When it comes to maturing your houseplants, most plant parents will automatically reach for a sphagnum moss pole. Moss poles have been everyone’s go-to for years but recently, plant parents have been choosing wood over moss.
Rhaphidophora Hayi climbing Zella trellis by Treleaf
Growing plants on planks has quickly become the newest method to maturing plants. Planks require minimal maintenance; no daily misting, no need for purchasing a bunch of different supplies, and no shedding. It’s no wonder why people have been reaching for wood. It also has the advantage of mimicking plants' natural environment and they have a tendency to attach faster on wood than with moss poles.
We discussed this and the importance of letting your plants climb more in depth in this blog. Now let’s discuss some houseplants that would thrive when given wood to climb on.
Plants perfect for climbing
Pothos: Pothos is one of the most common houseplants and often the first houseplant someone will purchase. In an everyday environment, they’re trailing plants. These vines will have lush green foliage and can have pretty thick and big leaves when left to trail. But when given the chance to climb, the foliage can grow human size and will even start to fenestrate–giving it a Monstera vibe.
Philodendron Verrucosum: Philodendron Verrucosum is an uncommon house plant that’s known for its red undersides, hairy petioles and beautiful, velvet heart shaped leaves. This plant can grow as a vine with little leaves or can triple in size when climbing.
Philodendron verrucosum leaf
Amydrium: Amydrium zippelianum is an underrated house plant that will change shapes drastically when climbing. In its mature form, the leaves will take on a palm-like shape and double in size.
Amydrium zippelianum leaf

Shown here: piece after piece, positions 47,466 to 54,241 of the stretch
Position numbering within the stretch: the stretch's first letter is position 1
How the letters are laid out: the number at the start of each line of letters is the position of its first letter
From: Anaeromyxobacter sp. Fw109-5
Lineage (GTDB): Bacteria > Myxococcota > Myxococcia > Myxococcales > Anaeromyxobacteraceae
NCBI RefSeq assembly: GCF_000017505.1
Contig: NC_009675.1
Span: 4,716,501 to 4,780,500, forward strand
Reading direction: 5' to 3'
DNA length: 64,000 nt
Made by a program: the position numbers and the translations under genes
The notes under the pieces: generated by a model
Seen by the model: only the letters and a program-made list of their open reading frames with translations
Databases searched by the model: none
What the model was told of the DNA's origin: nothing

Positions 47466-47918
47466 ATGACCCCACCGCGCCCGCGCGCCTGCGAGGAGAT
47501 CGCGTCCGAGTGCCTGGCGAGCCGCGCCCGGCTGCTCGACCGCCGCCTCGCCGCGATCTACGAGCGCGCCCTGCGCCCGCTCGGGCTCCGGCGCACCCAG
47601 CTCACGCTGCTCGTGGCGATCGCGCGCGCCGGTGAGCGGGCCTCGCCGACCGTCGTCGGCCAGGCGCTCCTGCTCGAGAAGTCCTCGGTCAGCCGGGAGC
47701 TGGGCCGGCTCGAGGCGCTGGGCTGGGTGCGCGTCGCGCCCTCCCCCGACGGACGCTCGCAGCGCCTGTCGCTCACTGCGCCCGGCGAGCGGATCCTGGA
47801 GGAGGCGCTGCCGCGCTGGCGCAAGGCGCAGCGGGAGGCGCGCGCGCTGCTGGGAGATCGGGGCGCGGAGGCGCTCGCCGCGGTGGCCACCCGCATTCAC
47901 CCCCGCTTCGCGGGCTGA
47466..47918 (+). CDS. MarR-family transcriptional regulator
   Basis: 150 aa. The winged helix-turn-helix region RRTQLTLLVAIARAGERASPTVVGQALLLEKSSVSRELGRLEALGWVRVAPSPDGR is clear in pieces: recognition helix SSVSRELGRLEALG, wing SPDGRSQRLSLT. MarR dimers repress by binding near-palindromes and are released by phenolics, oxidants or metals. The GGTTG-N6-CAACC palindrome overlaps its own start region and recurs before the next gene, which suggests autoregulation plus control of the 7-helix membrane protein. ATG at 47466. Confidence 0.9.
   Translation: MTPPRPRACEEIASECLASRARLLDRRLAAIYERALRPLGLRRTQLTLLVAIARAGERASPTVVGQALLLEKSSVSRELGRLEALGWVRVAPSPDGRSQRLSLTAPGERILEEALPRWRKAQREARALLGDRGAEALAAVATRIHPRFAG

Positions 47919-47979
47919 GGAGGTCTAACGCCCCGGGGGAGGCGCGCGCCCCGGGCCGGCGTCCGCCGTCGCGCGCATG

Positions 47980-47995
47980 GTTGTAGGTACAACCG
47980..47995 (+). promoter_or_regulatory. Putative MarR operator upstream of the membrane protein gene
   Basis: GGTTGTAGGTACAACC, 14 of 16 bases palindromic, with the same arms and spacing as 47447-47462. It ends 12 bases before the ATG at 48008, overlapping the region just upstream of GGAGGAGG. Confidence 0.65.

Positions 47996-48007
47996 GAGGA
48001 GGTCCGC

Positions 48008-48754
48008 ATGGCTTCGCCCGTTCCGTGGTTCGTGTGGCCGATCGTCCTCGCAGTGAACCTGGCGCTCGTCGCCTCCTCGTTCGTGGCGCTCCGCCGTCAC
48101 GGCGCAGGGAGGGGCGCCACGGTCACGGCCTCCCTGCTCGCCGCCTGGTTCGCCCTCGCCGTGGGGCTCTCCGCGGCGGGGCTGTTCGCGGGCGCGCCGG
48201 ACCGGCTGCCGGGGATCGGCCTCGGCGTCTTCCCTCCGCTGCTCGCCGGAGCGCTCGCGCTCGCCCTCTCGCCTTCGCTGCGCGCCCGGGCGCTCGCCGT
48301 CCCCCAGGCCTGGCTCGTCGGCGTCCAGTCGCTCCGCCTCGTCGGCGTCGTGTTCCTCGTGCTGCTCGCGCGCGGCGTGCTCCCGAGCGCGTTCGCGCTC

Monstera Deliciosa: Monstera Deliciosa is another common house plant and will grow okay on its own as one long vine. But, Monstera Deliciosa can start to put out smaller, juvenile leaves when not climbing. In its mature form, Monstera can grow around 5ft in width and have multiple splits and mid-rib fenestrations.
Philodendron Melanochrysum: Philodendron Melanochrysum is another uncommon plant known for its heart shaped, velvet leaves. In its juvenile form, Melanochrysum will look similar to a Philodendron Micans but in its mature form, can grow as tall as a person.
Tips on how to get your plants to attach to a wooden plank
When it comes to growing your plant on wood, you want to attach the plant to wood as soon as possible. It will look a little comical because you’ll have a little two leaf plant on a big plank but, this will ensure your plant matures faster.
Secure the plant and aerial roots tightly to the plank
As the plant grows, you’ll want to attach any new growth to the plank and attach it as securely as possible. Plant velcro works well but tape works best. Tape ensures the nodes and aerial roots stay as close to the plank as possible which is crucial for getting a plant to attach on its own. For thinner vines, a clear hair tie can also work great.
The last trick to getting a plant to grow on a plank is to introduce humidity. Using a humidifier or placing your plants on planks in a greenhouse or cabinet will quickly help your plants climb. Anything above 50% humidity is ideal. Once the humidity is right, plants will climb anything.
Growing plants on planks gives you the opportunity to experience your plants in a whole new way. You’ll start to notice things you’ll never see if you were to grow that plant trailing or even on a moss pole. One of these things being the way plants cling to wood. They start sprouting aerial roots all along the stem and will look like little legs, hugging the plank of wood. It’s equal parts cool and weird.
If you haven’t grown plants on planks, take this as your sign to grab some wood and attach a plant. The Zella trellis by Treleaf is a great option. A cedar plank that's extendable and is able to grow with your plant. Now you don’t have to worry about your plant outgrowing its plank too soon.
Plant climbing Zella trellis by Treleaf